Interview for Washington Post about Google and "GWEI
Any ideas why GWEI is back in the news lately? I've seen a lot of people talking about it, but there doesn't seem to be any particular news or anything, unless I've missed it!
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PC: It's indeed interesting how the project became viral again after ten years - it seems a mutation of virus, a meme that found a fertile environment for propagating itself.
I think that in the recent years the collective consciousness regarding economic models increased due to the crises and the rising of new business strategies and alternative economy. Nevertheless in the last decade, Internet penetrates a wider demographic of users and Google indeed monopolized most of the Internet Infrastructures.
Then re: the project itself – do you actively monitor it still? (Bank account, Adsense pages, etc.?)
PC: The project ended several years ago. For us it was an artistic experiment that only worked for a few months, I see it as an online performance. In most of my projects there is a time when the hack really exploits the vulnerabilities and backdoors, then it's hard to keep going when the target of the intervention counteracts. During the time of the performance I had several accounts of AdSense disabled while I was generating fraud clicks with my bots, till Google was able to detect me even before opening new accounts, almost in a scary surveillance way. I could keep developing new tricks, but that would have needed full time commitment for an endless war between Google that tries to identify fake clicks and hackers that are always able to improve their bots.
At the time of maximum efficacy we calculated a good rate of money that could be earned, and so shares that could be bought. However at the time we didn't consider that the shares were getting more expensive quickly, nor the significant estimated value of the company. We would have needed hundred of thousands of people joining the program and helping with AdSense accounts, as well as several years to buy the entire company with its own money.
How, if at all, have your motives or theory changed since 2005?
PC: After all, Google already ate itself. It became so big and influential that it could be considered the Internet itself. The money it generates is invested and used in the same economy, till it reproduces itself in a circular auto-referential model. This is normal for large industries that are able to fully control the markets in which they operate. However, history and democracy should remind us that media conglomerate aren't healthy for society as a whole. For instance the poor technological development of Internet that we are experiencing is an indicator of the negative consequences of this cartel. In fact the Internet has't improved its security and decentralization, which should be its natural evolution.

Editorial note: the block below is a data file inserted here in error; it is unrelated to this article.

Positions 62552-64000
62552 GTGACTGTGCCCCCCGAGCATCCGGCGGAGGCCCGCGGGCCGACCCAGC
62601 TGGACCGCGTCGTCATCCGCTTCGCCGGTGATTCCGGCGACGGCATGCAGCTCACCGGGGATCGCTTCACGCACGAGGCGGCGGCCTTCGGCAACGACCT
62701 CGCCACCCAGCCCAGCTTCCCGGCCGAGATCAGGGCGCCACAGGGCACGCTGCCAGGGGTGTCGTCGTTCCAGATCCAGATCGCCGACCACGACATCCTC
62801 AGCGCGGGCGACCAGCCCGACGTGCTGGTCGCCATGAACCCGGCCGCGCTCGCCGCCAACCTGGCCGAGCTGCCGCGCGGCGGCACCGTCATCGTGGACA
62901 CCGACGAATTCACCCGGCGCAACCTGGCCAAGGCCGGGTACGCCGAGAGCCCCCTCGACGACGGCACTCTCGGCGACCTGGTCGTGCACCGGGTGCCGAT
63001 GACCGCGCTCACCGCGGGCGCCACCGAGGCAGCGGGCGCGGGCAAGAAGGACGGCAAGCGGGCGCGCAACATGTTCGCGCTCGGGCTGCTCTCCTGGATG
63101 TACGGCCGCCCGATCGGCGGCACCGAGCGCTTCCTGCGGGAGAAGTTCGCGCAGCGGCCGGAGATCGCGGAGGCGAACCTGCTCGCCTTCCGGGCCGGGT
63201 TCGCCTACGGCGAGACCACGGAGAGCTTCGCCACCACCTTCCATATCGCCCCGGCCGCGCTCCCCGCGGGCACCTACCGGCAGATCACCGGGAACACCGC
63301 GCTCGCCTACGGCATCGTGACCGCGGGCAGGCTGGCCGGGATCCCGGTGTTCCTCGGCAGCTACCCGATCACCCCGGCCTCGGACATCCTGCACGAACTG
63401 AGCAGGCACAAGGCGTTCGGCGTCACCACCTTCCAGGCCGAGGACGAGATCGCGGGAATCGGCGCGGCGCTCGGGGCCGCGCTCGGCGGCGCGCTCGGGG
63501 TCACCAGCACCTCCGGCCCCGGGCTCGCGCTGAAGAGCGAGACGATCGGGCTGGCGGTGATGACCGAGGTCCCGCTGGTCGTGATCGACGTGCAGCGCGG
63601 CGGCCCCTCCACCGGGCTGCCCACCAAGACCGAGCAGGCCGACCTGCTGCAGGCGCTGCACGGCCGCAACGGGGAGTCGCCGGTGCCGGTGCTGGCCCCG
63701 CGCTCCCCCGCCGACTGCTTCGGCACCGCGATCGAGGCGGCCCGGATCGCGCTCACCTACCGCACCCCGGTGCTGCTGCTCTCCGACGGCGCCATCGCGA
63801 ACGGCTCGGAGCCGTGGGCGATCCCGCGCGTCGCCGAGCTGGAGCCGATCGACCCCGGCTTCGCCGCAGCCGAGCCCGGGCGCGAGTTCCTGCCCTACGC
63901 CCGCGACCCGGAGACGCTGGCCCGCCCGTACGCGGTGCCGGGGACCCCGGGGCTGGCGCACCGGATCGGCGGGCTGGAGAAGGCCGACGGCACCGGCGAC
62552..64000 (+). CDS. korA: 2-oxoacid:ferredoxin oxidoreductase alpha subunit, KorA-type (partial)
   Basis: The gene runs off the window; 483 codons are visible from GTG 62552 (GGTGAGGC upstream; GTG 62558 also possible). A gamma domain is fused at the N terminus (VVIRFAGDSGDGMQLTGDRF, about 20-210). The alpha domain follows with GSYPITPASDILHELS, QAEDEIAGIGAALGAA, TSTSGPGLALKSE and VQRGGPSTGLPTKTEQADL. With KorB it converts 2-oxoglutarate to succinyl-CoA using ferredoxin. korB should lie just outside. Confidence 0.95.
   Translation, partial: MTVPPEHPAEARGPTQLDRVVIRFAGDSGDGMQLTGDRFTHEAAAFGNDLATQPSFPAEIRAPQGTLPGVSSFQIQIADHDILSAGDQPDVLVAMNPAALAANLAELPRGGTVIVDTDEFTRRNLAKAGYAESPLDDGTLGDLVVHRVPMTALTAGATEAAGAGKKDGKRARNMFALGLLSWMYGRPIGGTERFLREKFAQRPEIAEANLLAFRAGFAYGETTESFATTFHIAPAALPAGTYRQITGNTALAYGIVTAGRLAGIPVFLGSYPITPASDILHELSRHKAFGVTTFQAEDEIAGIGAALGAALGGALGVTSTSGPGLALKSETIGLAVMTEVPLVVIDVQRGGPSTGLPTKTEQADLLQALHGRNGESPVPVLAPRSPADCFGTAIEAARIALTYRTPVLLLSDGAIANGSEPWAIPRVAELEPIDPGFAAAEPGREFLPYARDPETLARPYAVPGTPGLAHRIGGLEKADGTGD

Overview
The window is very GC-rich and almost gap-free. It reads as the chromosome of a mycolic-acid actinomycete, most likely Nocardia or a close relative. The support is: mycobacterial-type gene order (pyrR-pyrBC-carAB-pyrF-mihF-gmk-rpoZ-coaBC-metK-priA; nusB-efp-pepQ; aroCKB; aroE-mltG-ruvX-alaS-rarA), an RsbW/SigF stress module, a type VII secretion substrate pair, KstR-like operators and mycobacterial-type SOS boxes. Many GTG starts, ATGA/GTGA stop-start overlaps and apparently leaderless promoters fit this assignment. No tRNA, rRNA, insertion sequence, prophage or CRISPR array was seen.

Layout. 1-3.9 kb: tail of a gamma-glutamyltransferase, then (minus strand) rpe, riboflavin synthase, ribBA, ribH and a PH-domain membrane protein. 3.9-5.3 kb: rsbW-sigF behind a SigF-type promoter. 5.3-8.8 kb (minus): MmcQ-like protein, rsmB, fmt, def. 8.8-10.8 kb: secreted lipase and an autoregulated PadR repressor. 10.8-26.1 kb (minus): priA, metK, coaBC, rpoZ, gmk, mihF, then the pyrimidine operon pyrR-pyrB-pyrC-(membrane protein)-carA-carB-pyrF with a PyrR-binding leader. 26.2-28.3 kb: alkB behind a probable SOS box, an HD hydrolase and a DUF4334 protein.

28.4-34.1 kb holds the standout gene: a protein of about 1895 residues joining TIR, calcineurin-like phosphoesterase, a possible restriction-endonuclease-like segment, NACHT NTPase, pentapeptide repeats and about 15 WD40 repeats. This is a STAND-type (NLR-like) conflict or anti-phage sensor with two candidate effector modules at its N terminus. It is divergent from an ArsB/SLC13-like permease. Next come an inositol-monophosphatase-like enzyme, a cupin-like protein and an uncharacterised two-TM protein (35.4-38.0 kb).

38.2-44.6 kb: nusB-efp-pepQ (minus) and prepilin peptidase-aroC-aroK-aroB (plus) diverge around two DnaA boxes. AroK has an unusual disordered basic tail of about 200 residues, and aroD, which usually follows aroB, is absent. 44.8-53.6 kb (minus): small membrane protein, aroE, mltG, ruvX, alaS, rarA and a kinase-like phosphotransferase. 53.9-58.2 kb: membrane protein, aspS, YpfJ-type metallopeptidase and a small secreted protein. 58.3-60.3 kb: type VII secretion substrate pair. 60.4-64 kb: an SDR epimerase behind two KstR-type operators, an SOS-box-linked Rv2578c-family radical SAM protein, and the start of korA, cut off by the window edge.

When we look at Google as a company that provides services of high quality, we should understand that by being a monopoly, Google has been able to hire all the best engineers to work on technologies that are bought and designed for only Google's interest. While the company brands itself subtly as a public service, it's actually taking advantage, exploiting, and privatizing a large quantity of public information and infrastructures.
Besides Google, Facebook and Amazon, what tech companies (or other entities) concern you now – that maybe didn't concern you, or weren't around, in 2005?
PC: I've been developing several new projects regarding the creative economic models. I've just published a project about digital currencies and algorithmic trading and I'm working on a project regarding an economic model for the distribution of revenues of the press industry. For technical and legal reasons I need to keep the details secret before the publication of the project.
In other recent projects I commented on the repercussions of the misuse of global networks in current financial systems. I look especially at the case of multinational firms winning over governments that often fail under the force of the immateriality and ubiquity of cross-border of informational flows. In order to expose these contradictions I focus on monetary policies by using counterfeited VISA credit cards and challenging jurisdictional arbitrage by subverting Cayman Islands offshore structures. These provocative projects empowered the public with tools for the creation and distribution of money and laws.
A lot of both of your work has involved the “dark side” of the Internet, which maybe wasn't so well-understood five or 10 years ago – but which many people are very aware of now. How has that attention impacted your work and your focus, if at all?
PC: The general public's attention to these dark sides of our economy and daily activity are reinforcing the aims and the prepositions of these type of artworks.
As an artist, it's an exciting time, in terms of opportunities for engaging a wide audience with new material, structures and relationships that can affect society with great impact. It's the same power that hackers and whistleblowers have but for art performances. So, individual artists are now able to creatively reconfigure and distribute sensitive information and its social and economic value, which can challenge systems and apparatus for control and dominance. Yet the focus for the artist is not only the political discourse, but the potential to give new forms to the material - producing new relationships. That's why even if these performances unveil truths and lead to social change, they still remain conceptual and don't pursue a final end. Ultimately, they are artistic visions with the aim to inspire people.